Published On: Sat, Jun 17th, 2017

Do not take back South Mumbai park, HC to BMC

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By Accommodation Times Bureau

In an interim order on June 15, the Bombay high court has restrained BMC from taking possession of Priyadarshini Park at Neapean Sea Road from Malabar Hill Citizen’s Forum(MHCF). A division bench of Justices Abhay Oka and Vibha Kankanwadi ordered the civic body to respond to a petition filed by MHCF challenging the order of taking over 65,000 sq meters of parks in South Mumbai. Since 1985 MHCF has been maintaining the park that embodies a sports complex. Municipal commissioner Ajoy Mehta, in April 2017, ordered the superintendent of gardens to immediately take possession of the land.

Priyadarshini Park was developed on the land after it was handed over to MHCF on adoption basis in 1985. BMC recently argufied the adoption policy and instead have developed a plan to introduce a caretaker policy. The park is spread, approximately, over 40,000 square meters and includes children’s swings, dangles and hammocks, walkways and jogging areas.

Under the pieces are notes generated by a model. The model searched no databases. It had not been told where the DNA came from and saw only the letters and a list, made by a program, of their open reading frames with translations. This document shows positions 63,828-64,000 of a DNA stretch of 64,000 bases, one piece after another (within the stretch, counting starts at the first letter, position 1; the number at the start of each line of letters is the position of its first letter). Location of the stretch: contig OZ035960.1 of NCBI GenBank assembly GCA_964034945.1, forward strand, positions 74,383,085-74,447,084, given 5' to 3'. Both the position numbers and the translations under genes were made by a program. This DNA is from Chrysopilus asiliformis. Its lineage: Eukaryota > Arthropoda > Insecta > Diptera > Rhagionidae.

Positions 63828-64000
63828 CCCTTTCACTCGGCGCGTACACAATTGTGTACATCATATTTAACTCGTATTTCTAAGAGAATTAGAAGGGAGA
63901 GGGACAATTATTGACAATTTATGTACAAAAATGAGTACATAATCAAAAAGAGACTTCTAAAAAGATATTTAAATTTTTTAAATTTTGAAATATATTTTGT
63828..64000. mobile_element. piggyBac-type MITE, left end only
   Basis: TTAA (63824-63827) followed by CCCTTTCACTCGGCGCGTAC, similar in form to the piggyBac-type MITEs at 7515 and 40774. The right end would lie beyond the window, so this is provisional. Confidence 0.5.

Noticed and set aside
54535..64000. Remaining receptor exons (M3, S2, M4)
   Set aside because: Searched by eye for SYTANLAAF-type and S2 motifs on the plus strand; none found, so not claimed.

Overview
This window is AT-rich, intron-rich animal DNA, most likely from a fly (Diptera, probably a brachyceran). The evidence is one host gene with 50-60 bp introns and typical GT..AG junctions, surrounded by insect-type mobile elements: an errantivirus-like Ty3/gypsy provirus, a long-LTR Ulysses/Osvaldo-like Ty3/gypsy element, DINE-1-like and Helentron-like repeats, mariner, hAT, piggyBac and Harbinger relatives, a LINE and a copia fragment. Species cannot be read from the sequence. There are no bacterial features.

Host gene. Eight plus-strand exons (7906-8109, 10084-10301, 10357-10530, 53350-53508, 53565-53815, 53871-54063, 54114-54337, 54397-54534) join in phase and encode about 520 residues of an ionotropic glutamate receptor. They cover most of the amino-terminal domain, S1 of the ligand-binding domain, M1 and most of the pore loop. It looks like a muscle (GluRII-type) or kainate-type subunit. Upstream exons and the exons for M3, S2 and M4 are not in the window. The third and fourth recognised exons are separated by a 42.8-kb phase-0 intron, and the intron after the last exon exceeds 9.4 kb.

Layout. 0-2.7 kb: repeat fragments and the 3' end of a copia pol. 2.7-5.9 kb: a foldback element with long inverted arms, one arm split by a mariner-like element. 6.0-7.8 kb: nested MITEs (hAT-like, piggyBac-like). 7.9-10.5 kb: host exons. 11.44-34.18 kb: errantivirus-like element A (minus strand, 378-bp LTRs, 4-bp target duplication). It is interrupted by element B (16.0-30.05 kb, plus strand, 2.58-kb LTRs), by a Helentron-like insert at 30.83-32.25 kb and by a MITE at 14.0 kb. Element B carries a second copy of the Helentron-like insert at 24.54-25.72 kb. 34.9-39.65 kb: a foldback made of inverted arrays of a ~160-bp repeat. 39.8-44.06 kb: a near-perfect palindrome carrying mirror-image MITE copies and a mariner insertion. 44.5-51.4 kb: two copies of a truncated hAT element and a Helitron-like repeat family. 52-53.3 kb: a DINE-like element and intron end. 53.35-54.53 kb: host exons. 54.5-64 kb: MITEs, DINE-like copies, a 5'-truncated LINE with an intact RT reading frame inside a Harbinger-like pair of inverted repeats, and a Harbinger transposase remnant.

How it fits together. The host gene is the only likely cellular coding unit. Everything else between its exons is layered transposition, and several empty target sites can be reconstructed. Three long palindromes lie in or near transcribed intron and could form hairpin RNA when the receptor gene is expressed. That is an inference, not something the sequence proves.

The park also embodies a sports complex with an Olympic-size eight-lane synthetic athletic track, four synthetic tennis courts, aerobic studio, gymnasium, yoga hall and football ground. “Priyadarshini Park is not just a plot of land or a club but a full-fledged vibrant composite sports complex and environmental park open to all,” MHCF said in its petition.

In December 2016, BMC had issued a notice to MHCF alleging violation of “several” regulations of the civic adoption policy for open spaces. This notice was withdrawn and the HC had ordered BMC to hear the association. In January 2017, a fresh notice was issued, and in April, the commissioner ordered the park’s takeover.

The HC has scheduled the petition for further hearing on July 21.

BMC has a list of accusations against the MHCF such as violating agreement terms, commercializing for profit, not paying annual royalty of Re1, and not paying property and other taxes. The association disputed the corporation’s claims. “By no stretch of imagination can plaques put on benches or garden railings be called subletting or advertisements,” said senior advocate Darius Khambata, MHCF’s counsel. The association is arguing that the sports complex- gymnasiums were set up after the needed permission from the Government of India, state government and BMC.

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